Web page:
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The end of club culture in Boston?

Boston Restaurant Talk considers how the governor's current re-opening plan could mean clubs - and bars not attached to restaurants - might not be allowed to open until sometime in 2021, or even later, because they're in "phase 4," which requires development of a vaccine or treatments that doctors, as opposed to certain politicians, declare effective. How long can clubs hold out?

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Will this mean the end to like every other dive bar in Boston?? I don’t get how dives haven’t succumbed to gentrification in other cities like NYC and SF, but they constantly close up shop in Boston.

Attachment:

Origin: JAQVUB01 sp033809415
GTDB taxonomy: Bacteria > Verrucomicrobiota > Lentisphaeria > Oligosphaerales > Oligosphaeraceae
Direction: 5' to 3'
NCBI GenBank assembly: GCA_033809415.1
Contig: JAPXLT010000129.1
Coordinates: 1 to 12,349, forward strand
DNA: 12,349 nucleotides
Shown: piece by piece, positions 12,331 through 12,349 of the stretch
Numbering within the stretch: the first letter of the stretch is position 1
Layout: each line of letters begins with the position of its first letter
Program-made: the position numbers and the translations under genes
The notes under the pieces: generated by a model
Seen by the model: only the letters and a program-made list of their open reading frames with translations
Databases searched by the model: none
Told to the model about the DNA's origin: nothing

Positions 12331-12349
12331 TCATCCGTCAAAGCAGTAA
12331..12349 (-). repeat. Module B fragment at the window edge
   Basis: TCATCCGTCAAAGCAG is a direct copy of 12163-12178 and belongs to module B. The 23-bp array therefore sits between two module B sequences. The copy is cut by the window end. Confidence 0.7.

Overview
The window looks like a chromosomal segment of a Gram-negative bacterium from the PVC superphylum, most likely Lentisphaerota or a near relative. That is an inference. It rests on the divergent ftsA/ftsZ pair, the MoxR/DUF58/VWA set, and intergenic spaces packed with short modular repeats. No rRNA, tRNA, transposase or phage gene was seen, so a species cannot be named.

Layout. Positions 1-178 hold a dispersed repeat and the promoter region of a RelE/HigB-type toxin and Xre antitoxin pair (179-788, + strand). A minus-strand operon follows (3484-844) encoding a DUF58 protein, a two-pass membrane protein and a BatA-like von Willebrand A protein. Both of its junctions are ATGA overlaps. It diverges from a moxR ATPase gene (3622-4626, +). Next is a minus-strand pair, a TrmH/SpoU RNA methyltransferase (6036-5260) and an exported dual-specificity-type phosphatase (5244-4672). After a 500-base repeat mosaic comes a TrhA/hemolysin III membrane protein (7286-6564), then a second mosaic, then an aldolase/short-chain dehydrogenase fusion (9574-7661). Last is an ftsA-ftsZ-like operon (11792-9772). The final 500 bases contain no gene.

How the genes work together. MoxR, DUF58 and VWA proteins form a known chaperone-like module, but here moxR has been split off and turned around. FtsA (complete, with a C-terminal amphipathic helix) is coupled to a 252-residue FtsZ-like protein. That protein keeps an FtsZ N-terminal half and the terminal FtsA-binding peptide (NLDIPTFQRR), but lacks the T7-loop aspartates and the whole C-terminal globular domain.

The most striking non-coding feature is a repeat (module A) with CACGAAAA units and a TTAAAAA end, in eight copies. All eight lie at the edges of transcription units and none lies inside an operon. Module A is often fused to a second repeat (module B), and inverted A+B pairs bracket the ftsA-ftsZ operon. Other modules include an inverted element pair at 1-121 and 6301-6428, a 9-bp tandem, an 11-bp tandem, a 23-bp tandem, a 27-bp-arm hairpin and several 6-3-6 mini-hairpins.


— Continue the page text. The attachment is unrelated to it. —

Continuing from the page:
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Voting closed 15

There's a fair number of dives that have gone by the wayside in NY & SF as well

The ones that survive here- seem to have changed their game up- was blown away when I saw the DTX Foleys had wall-to-wall TV's a few years back- recall back to days about 20-25 years ago when they only had a 19" TV w/ no cable- asked bartender to put TV on Ch. 38 for Bruins game once- he told me if I wanted to watch the game I should have stayed home

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Voting closed 13

NYC and SF don't have nearly as extreme a situation with artificial scarcity of liquor licenses, it's that simple.

Only places that are gonna survive are the ones with outdoor seating and/or notably good food. Guessing my neighborhood dive bar (Jeannie Johnston) is done for. Also worried about the Midway...